A study of the age profile, diagnosis, type of sample, adequacy of sample and the results of patients undergoing cervical cytology at a tertiary care center


  • Sri Saran Manivasagam Department of Urology, Gynecology, Armed Forces Medical College, Pune, Maharashtra, India




Carcinoma cervix, Cervical cytology, Papanicoloau smear


Background: Carcinoma of cervix is the most common genital malignancy in India. It is an indolent cancer which can be picked up at an early stage using screening methods such as Papanicoloau smear and liquid based cytology. The present study was undertaken to analyze the age distribution, diagnosis, type of sample, adequacy of sample and results of patients undergoing cervical cytology screening.

Methods: The study was conducted using 300 random cytology reports from the pathology department of a tertiary care center in the period of 5 months from January 2019 to May 2019. Patient’s data was collected and analyzed.

Results: The percentage of patients in each age group undergoing cervical cytology was: 21-30 years (7.4%), 31-40 years (14.6%), 41-50 years (36%), 51-60 years (30.7%), 61-70 years (10.7%) and 71-80 years (0.6%). The most common diagnosis/indication for doing cervical cytology is screening (41.6%), followed by abnormal uterine bleeding (24%). 95% of samples sent for cytology were liquid based cytology. Among the 300 samples sent to the pathology department for cervical cytology, 290 were adequate for opinion (97%) and 10 were inadequate for opinion (3%). The results are as follows: negative for intraepithelial lesion or malignancy (68%), inflammatory smear (8%), ASCUS (6%), ASC-H (3%), LSIL (9%), HSIL (6%).

Conclusions: Most samples belonged to the age group of 41-50 years. Common indication being screening. Most samples were adequate for opinion. Most commonly, they were reported as negative for intraepithelial lesion or malignancy.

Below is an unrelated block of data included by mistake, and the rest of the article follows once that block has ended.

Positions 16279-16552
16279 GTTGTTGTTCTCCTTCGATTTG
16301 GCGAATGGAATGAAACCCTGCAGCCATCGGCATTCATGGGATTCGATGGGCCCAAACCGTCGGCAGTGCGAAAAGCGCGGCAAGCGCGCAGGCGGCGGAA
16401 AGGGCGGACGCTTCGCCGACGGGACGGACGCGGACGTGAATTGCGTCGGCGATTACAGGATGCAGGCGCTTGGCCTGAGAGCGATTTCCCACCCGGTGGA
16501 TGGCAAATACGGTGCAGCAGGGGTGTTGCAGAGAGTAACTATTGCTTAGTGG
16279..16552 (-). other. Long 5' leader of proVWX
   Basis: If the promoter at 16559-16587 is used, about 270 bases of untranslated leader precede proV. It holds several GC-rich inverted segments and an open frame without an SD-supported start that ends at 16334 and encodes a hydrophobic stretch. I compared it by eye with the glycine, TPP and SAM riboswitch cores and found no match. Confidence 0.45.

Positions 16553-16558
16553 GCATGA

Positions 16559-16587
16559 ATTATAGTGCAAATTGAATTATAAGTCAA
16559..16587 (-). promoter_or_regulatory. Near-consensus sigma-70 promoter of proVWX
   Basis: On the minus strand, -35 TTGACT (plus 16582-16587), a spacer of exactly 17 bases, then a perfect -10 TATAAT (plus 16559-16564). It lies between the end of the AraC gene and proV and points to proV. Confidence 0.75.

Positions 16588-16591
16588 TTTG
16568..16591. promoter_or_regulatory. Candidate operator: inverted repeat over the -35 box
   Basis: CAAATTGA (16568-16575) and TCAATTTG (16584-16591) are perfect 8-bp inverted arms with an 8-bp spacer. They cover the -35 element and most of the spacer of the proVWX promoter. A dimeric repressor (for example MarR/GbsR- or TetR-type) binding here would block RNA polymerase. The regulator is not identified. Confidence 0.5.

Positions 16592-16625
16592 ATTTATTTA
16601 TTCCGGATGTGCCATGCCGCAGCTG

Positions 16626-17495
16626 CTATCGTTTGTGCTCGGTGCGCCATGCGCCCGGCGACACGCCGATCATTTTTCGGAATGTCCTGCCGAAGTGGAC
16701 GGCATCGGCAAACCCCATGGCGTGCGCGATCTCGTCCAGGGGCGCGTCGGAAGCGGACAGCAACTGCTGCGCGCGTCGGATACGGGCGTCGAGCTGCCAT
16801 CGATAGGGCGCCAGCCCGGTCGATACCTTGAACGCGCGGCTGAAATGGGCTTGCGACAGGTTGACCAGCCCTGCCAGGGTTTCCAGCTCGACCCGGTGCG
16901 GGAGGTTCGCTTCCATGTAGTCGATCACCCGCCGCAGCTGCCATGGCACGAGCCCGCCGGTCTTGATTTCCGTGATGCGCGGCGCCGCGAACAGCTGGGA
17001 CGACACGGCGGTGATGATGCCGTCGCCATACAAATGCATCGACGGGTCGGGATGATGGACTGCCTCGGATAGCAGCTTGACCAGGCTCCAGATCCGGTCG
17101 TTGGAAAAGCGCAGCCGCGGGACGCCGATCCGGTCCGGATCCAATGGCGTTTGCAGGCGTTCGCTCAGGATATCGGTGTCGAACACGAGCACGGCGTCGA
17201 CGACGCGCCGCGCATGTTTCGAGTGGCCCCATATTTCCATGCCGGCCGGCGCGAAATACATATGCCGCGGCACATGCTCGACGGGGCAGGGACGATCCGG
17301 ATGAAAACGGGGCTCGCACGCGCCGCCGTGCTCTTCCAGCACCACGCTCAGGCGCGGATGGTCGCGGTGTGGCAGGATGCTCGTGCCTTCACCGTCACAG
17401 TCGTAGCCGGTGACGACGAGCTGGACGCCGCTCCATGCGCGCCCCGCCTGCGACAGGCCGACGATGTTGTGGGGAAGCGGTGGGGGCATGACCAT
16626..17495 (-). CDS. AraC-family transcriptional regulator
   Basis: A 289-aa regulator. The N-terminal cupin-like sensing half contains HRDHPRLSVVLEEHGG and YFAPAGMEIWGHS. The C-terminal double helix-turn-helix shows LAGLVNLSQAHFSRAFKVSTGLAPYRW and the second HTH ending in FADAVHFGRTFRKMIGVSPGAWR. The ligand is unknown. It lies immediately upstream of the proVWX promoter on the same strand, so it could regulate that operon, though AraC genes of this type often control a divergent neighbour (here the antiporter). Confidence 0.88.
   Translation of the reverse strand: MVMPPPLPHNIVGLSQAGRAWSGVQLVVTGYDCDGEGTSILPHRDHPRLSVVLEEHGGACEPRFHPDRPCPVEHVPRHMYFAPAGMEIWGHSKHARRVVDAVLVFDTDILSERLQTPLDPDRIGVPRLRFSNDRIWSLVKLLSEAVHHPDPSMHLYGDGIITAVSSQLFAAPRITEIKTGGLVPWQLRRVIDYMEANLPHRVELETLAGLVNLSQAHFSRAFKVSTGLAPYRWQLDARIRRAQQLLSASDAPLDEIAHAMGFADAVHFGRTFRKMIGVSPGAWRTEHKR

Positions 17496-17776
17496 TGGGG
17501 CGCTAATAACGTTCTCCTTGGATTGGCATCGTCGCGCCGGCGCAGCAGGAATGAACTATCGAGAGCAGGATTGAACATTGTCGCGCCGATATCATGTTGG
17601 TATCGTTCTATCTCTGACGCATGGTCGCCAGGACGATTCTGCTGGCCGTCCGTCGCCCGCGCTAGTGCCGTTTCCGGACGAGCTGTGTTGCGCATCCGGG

Padubidri V, Daftary S, Shaw W. Howkin’s and Bourne Shaw’s textbook of gynaecology. 16th edn. India: Elsevier; 2015.

Hoffman B, Schorge J, Bradshaw K, Halvorson L, Schaffer J, Corton M. Williams Gynecology. 3rd edn. Mc Graw Hill Education; 2016.

Bray F. (2005). Trends in cervical squamous cell carcinoma incidence in 13 european countries: changing risk and the effects of screening. Cancer Epidemiol Biomark Prevent. 2005;14(3):677-86.

Denny L, Kuhn L, Pollack A, Wainwright H, Wright T. Evaluation of alternative methods of cervical cancer screening for resource-poor settings. Cancer. 2000;89(4):826-33.

Goldie S, Gaffikin L, Goldhaber-Fiebert J, Gordillo-Tobar A, Levin C, Mahé C, et al. Cost-effectiveness of cervical-cancer screening in five developing countries. N Engl J Med. 2005;353(20):2158-68.

Ritu G. Acetic acid visualisation of cervix as an alternative screening method for cervical cancer in low resource settings. J Med Sci Clin Res. 2017;5(11).

Moyer V. Screening for cervical cancer: US preventive services task force recommendation statement. Ann Intern Med. 2012;156(12):880.

Hyne S. The Bethesda System for Reporting Cervical Cytology: definitions, criteria, and explanatory notes: 2nd Edn. Pathology. 2005;37(4):328-9.

Cuzick J, Clavel C, Petry K, Meijer C, Hoyer H, Ratnam S, et al. Overview of the European and North American studies on HPV testing in primary cervical cancer screening. Int J Cancer. 2006;119(5):1095-101.

Lee K, Ashfaq R, Birdsong G, Corkill M, Mclntosh K, Inhorn S. Comparison of conventional papanicolaou smears and a fluid-based, thin-layer system for cervical cancer screening. J Lower Genit Tract Dis. 1998;2(1):40.

Sankaranarayanan R. HPV screening for cervical cancer in rural India. N Engl J Med. 2009;361(3):304-6.

Kerkar RA, Kulkarni YV. Screening for cervical cancer: an overview. J Obstet Gynecol India. 2006;56(2):115-22.

Verma I, JaIn V, Kaur T. Application of Bethesda system for cervical cytology in unhealthy cervix. J Clin Diagn Res. 2014;8(9):OC26.

Bal MS, Goyal R, Suri AK, Mohi MK. Detection of abnormal cervical cytology in Papanicolaou smears. J Cytol. 2012;29(1):45.

Pradhan N, Giri K, Rana A. Cervical cytological study in unhealthy and healthy looking cervix. Nepal J Obstet Gynaecol. 2007;2(2):42-7.

Akinola OI, Fabamwo AO, Oshodi YA, Banjo AA, Odusanya O, Gbadegesin A, et al. Efficacy of visual inspection of the cervix using acetic acid in cervical cancer screening: a comparison with cervical cytology. J Obstet Gynaecol. 2007;27(7):703-5.






Original Research Articles